Genome Editing, Gene Drives, and Synthetic Biology: Will They Contribute to Disease-Resistant Crops, and Who Will Benefit?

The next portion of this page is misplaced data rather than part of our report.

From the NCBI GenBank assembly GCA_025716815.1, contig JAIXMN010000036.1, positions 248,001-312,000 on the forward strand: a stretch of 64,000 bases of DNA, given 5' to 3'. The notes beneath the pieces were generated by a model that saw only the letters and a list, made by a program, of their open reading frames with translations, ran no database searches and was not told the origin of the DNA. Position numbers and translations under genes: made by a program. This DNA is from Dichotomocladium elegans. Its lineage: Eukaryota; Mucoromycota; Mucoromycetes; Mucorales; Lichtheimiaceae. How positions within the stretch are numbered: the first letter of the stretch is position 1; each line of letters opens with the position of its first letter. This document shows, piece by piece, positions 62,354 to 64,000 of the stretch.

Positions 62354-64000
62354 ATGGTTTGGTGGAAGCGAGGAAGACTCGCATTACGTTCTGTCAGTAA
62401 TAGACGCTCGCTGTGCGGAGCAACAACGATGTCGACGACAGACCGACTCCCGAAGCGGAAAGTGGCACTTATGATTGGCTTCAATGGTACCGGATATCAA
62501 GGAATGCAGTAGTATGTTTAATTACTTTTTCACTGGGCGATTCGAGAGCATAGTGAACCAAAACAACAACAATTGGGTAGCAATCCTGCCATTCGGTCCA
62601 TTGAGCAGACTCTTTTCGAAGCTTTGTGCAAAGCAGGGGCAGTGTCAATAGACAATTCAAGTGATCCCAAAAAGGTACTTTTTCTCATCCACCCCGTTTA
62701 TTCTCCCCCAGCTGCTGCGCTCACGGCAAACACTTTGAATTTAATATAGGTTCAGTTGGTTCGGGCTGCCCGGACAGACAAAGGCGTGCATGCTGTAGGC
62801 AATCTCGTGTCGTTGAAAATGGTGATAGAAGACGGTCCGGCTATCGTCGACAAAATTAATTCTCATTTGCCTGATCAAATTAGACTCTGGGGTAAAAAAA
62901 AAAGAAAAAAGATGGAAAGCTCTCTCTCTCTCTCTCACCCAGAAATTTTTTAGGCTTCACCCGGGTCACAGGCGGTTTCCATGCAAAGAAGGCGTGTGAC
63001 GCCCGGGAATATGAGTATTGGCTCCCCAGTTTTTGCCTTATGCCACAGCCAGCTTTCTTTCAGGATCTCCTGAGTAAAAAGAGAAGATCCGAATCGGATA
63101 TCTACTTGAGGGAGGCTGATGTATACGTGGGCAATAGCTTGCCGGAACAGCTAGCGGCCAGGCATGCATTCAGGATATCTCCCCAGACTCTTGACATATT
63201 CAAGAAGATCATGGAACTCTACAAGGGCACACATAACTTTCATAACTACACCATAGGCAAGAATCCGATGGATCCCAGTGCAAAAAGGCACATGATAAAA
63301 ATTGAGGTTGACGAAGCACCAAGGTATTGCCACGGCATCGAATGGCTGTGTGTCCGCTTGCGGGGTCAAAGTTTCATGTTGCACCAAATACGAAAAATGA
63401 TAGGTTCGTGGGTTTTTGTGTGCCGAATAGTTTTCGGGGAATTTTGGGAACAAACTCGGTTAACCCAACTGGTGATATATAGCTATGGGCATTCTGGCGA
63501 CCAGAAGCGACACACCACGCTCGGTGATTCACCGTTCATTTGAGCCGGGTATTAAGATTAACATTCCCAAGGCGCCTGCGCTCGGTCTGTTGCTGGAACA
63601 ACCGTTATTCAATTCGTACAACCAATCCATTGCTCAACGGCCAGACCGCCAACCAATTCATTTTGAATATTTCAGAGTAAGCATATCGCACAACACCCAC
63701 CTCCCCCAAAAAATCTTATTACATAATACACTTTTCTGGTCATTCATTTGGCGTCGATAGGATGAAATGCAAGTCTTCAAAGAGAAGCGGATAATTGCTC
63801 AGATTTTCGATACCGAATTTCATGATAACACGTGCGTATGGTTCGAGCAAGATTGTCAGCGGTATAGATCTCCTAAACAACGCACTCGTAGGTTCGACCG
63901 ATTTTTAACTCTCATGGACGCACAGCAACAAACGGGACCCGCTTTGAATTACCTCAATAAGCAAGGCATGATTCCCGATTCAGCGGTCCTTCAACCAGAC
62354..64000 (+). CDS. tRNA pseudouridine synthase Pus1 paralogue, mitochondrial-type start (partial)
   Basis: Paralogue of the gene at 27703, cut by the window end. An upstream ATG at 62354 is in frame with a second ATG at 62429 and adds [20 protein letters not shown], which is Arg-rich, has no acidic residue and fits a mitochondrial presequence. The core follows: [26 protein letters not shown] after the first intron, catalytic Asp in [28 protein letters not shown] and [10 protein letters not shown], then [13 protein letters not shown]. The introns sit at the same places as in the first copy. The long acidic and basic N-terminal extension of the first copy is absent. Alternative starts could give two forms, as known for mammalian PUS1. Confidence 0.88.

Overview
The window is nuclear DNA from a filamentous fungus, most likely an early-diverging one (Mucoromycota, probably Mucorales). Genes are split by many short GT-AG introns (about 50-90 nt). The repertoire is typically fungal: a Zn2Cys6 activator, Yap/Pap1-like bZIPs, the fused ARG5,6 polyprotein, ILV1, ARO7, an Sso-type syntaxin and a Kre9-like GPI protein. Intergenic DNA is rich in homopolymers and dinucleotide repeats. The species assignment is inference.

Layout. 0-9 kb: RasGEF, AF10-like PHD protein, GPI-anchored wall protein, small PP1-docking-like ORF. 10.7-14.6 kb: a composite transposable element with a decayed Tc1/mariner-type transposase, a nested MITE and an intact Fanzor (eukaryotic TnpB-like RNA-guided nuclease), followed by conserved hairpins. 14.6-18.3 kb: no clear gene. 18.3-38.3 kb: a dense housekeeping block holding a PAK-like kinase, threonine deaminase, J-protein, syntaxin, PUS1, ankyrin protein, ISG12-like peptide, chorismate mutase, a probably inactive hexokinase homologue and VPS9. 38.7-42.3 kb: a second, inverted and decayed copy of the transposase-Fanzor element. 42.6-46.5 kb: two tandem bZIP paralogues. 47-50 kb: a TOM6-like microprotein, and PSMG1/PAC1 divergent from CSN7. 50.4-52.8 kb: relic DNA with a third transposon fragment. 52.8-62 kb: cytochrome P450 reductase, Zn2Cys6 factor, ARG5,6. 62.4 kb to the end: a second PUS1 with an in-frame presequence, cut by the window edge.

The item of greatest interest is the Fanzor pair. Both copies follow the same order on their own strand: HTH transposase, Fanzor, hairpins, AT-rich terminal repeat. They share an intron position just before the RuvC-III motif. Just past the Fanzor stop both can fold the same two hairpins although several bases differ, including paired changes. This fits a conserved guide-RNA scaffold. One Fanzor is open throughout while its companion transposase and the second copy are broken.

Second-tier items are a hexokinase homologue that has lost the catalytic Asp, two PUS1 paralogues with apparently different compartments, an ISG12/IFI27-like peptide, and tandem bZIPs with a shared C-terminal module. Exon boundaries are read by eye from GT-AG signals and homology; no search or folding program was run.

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Genetically engineered crops have been grown for more than 20 years, resulting in widespread albeit variable benefits for farmers and consumers. We review current, likely, and potential genetic engineering (GE) applications for the development of disease-resistant crop cultivars. Gene editing, gene drives, and synthetic biology offer novel opportunities to control viral, bacterial, and fungal pathogens, parasitic weeds, and insect vectors of plant pathogens. We conclude that there will be no shortage of GE applications totackle disease resistance and other farmer and consumer priorities for agricultural crops. Beyond reviewing scientific prospects for genetically engineered crops, we address the social institutional forces that are commonly overlooked by biological scientists. Intellectual property regimes, technology regulatory frameworks, the balance of funding between public- and private-sector research, and advocacy by concerned civil society groups interact to define who uses which GE technologies, on which crops, and for the benefit of whom. Ensuring equitable access to the benefits of genetically engineered crops requires affirmative policies, targeted investments, and excellent science.